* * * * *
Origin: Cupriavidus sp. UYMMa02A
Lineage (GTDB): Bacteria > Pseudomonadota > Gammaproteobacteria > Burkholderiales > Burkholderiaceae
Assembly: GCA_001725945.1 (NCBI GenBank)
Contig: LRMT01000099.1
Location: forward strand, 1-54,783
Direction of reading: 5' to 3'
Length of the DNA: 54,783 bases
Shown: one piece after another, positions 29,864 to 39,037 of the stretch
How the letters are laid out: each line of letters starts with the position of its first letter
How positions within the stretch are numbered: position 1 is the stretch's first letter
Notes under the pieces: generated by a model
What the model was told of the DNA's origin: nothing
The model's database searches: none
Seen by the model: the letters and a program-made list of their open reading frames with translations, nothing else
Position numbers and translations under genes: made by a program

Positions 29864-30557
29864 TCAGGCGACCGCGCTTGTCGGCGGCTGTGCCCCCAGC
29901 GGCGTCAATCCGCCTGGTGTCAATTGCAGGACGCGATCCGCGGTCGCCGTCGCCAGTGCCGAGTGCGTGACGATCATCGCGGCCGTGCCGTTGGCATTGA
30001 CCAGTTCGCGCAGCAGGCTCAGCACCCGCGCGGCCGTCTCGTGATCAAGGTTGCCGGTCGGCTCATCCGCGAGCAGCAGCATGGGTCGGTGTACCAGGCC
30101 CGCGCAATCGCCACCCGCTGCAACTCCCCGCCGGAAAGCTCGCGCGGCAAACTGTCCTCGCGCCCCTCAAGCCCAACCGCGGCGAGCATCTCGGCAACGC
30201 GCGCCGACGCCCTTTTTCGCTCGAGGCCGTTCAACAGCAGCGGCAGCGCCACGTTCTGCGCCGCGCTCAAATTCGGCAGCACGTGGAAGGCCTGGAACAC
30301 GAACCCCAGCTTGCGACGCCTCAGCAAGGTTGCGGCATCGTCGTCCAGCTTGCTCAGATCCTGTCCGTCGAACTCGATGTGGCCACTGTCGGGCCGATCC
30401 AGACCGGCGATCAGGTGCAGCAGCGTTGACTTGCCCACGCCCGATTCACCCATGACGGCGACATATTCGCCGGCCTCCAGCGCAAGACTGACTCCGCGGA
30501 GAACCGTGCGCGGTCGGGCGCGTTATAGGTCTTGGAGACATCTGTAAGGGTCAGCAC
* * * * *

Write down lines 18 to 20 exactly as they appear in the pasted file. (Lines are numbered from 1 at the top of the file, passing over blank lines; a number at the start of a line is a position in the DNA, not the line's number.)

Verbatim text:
29901 GGCGTCAATCCGCCTGGTGTCAATTGCAGGACGCGATCCGCGGTCGCCGTCGCCAGTGCCGAGTGCGTGACGATCATCGCGGCCGTGCCGTTGGCATTGA
30001 CCAGTTCGCGCAGCAGGCTCAGCACCCGCGCGGCCGTCTCGTGATCAAGGTTGCCGGTCGGCTCATCCGCGAGCAGCAGCATGGGTCGGTGTACCAGGCC
30101 CGCGCAATCGCCACCCGCTGCAACTCCCCGCCGGAAAGCTCGCGCGGCAAACTGTCCTCGCGCCCCTCAAGCCCAACCGCGGCGAGCATCTCGGCAACGC